Nearly three years ago, as part of my continuing research for a young adult novel Skipping Stones, set in Jerusalem during the Eichmann trial in 1961 but with flashbacks to a Polish shtetl at the time of the Nazi invasion, I traveled to Poland, birthplace of my father and all four grandparents. I had heard so many stories about life in the shtetl and I wanted to see what, if anything, was left of Jewish life in the region. In Krakow, I visited the Galicia Jewish Museum and the Jewish Community Centre where I spoke to many young Jews about their efforts to re-grow a Jewish community. Inspired by what I saw, I published a piece about the journey, In the Shadow of Auschwitz, in Guernica Magazine.
When I returned to New York City, I enrolled in a mini-course on Yiddish Culture in Wartime, 1939–1945 at YIVO. It was taught by historian Dr. Samuel D. Kassow and, in the vocabulary of young people today, the course was AWESOME. There were eight of us in the class, sitting around a conference table meant for fifteen, all hovering over primary materials that Kassow had personally assembled.
Several things were apparent from the start. Kassow, the author of the 2007 prize-winning book, Who Will Write Our History? knew everything there was to know about the subject. There was no question we could come up with that even came close to stumping him.
Kassow had spent years researching and writing about writers and scholars, the Oyneg Shabes group, in the Warsaw Ghetto, led by Emanuel Ringelblum, who in an effort to preserve their history and culture, sealed thousands of pages of documents in containers and boxes and buried them beneath buildings before the Ghetto was destroyed and its residents murdered. Ten metal boxes were dug up in 1946 and two metal canisters (milk containers which were fortunately airtight) were dug up in 1950. Despite the efforts of an Israeli search team, a third cache of materials has never been found. This year, however, the Jewish Historical Institute (the Emanuel Ringelblum Jewish Historical Institute in Warsaw) will be publishing the archive in book form, all 36 volumes.
Since they were discovered, the Oyneg Shabes materials have provided a rich treasure trove for historians, especially Kassow who was born in a displaced persons’ camp in Stuttgart, Germany and who is currently a professor at Trinity College in Connecticut, a consulting editor for the YIVO Encyclopedia of Jews in Eastern Europe, and who served as chief academic consultant for the POLIN Museum of the History of Polish Jews in Warsaw which is located on the site of the Warsaw Ghetto, facing the Memorial to the Warsaw Ghetto Uprising. When I visited the museum in 2017, I was overwhelmed by the scale of the exhibits, particularly the roof and ceiling of a 17th-century, wooden Gwozdziec synagogue.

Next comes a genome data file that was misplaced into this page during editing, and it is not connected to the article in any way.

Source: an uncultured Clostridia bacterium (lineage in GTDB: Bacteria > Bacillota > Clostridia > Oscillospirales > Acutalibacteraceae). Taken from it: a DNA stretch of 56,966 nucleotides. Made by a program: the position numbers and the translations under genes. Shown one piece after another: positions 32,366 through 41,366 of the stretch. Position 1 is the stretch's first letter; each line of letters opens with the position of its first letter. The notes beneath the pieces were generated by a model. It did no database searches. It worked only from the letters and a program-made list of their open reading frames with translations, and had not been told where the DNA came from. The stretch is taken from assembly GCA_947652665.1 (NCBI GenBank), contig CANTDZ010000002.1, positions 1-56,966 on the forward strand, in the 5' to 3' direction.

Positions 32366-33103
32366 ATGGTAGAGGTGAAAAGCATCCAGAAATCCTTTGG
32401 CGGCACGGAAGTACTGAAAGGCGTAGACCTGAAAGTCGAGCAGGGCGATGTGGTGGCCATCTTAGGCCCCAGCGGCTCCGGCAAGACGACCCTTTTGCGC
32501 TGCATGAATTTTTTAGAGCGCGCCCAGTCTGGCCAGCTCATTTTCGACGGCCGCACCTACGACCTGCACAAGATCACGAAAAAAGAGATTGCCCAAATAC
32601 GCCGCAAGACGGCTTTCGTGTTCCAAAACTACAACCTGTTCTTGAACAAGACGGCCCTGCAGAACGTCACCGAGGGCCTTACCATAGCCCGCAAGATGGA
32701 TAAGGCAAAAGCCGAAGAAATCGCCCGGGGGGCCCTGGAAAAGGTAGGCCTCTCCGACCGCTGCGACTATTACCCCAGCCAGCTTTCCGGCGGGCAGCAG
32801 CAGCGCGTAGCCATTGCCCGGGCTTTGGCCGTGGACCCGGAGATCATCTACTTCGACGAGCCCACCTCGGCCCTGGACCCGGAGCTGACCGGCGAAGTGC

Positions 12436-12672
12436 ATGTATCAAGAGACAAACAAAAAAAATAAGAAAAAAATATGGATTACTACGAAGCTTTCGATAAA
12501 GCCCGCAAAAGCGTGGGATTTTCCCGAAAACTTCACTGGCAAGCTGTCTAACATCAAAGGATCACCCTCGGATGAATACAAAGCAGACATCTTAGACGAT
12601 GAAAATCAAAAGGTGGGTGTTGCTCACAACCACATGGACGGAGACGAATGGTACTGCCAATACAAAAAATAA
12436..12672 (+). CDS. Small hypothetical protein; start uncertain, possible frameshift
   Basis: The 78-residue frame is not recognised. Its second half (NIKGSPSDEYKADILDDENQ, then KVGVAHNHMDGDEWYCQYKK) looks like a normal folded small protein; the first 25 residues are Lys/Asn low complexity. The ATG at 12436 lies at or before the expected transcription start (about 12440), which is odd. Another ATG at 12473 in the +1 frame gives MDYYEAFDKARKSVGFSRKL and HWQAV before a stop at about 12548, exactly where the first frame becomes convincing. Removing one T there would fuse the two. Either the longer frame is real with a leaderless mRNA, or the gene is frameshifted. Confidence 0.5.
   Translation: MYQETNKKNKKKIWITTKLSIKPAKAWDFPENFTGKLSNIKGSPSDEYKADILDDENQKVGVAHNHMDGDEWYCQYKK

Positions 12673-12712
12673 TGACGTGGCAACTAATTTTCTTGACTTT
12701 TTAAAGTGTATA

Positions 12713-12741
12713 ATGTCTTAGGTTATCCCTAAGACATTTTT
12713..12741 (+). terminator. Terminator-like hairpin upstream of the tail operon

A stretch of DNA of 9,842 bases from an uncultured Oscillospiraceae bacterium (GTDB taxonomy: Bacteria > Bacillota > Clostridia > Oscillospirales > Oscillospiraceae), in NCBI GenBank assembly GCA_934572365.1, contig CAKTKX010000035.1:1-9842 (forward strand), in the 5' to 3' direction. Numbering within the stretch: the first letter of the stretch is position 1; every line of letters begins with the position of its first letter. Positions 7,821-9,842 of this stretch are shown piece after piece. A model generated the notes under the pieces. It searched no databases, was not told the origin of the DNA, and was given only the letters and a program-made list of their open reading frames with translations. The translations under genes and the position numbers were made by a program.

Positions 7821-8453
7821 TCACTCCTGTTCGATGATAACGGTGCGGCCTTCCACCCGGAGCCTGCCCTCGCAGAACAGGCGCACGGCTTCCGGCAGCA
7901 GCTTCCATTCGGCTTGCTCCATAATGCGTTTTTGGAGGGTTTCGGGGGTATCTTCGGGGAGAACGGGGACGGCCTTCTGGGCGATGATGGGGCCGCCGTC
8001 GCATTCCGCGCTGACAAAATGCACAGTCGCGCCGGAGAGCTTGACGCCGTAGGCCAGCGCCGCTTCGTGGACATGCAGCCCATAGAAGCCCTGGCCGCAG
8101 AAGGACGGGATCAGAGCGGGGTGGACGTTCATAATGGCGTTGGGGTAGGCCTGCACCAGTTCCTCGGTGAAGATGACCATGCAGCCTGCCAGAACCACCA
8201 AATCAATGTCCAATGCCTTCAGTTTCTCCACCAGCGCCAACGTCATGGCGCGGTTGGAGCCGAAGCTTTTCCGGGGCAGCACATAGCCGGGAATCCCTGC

Kassow told the class that he had just returned from Eastern Europe where he had been involved in filming a documentary based on his book. Seven years in-the-making, the 90-minute film Who Will Write Our History, directed by Roberta Grossman with Executive Producer Nancy Spielberg, opened at The Quad Cinema in New York City on January 17th, following a showing at the Jerusalem Film Festival in December and its world preview at San Francisco’s Jewish Film Festival. On January 27th, the International Day of Commemoration in Memory of Victims of the Holocaust, it will be shown at 100 theaters and special venues with anchor screenings at Los Angeles’s Museum of Tolerance, Auschwitz-Birkenau’s Memorial and Museum and Paris’ UNESCO headquarters
Tracing the history of the Warsaw Ghetto from September 27, 1939 when Warsaw fell to the Nazis, the film opens with footage of Jews crowding into the Ghetto. Ultimately, it was home to over 450,000 Jews, squeezed into tiny rooms, using up whatever money they had and selling off their remaining treasures: their gold jewelry, a tablecloth worth 300 zlotys for 50 and, in a tearful scene, a wedding dress. The basic historical outlines of the story are all there: the slipping back and forth out of the Ghetto to buy food, the bartering, the beatings, the soup kitchens, the Yiddish schools, the Jewish Police, the deportations, the wheeling of bodies in carts, and the burials of skeletons in pits.
The story of the Warsaw Ghetto, from creation to destruction, hovers in the background of this film but, in the foreground, the focus is on historian Emanuel Ringelblum and the Oyneg Shabes team, a group of 60 writers, artists, historians, economists, etc., only three of whom survived the Ghetto’s destruction.
Ringelblum used the Yiddish term Oyneg Shabes, “the joy of the Sabbath” as the code name for the project and it was no accident that the group met secretively on Saturdays, where they reviewed materials and made new assignments.